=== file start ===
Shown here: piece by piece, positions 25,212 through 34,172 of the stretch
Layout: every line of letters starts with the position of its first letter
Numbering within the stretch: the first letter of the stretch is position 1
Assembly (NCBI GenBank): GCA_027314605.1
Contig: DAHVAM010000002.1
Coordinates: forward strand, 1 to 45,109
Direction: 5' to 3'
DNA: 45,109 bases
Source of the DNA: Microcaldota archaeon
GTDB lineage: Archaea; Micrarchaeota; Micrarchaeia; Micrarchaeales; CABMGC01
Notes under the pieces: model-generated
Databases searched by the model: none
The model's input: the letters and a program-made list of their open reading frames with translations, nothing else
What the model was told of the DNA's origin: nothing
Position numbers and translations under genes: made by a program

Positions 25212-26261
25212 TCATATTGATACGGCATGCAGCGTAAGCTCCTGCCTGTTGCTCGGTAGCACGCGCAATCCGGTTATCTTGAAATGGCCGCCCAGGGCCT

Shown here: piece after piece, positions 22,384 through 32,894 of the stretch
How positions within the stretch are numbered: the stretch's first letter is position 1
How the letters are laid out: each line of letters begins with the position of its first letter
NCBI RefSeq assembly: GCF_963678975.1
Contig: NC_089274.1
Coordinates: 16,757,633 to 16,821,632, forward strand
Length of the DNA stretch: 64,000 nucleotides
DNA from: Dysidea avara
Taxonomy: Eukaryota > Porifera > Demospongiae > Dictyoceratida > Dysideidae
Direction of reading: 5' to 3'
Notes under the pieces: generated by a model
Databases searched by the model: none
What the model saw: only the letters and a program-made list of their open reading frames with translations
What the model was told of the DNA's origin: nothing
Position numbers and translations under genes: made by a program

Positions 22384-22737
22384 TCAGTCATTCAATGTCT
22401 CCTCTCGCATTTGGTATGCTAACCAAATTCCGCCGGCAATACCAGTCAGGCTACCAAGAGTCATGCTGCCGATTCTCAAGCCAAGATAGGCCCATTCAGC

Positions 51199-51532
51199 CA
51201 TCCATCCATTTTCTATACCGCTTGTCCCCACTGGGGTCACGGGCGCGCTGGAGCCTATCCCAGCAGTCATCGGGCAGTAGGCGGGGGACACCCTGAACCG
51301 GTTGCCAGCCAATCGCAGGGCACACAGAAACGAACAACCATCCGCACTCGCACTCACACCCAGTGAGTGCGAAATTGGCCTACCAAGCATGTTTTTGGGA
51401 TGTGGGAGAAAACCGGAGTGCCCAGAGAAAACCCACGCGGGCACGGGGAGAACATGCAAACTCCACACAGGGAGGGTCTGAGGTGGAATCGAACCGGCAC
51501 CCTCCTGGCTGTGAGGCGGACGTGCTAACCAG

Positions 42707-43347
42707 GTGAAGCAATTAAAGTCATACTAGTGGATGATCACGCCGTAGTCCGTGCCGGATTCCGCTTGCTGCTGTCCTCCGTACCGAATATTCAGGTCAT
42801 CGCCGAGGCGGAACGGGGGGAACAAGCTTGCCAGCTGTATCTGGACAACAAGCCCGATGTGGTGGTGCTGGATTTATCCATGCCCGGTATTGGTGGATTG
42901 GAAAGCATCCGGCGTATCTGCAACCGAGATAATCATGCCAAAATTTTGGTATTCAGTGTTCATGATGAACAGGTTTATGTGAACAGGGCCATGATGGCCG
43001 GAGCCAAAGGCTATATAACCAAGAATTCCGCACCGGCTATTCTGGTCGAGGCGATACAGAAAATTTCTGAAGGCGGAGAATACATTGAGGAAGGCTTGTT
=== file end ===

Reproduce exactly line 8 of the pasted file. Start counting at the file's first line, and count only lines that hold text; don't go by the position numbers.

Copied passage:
DNA: 45,109 bases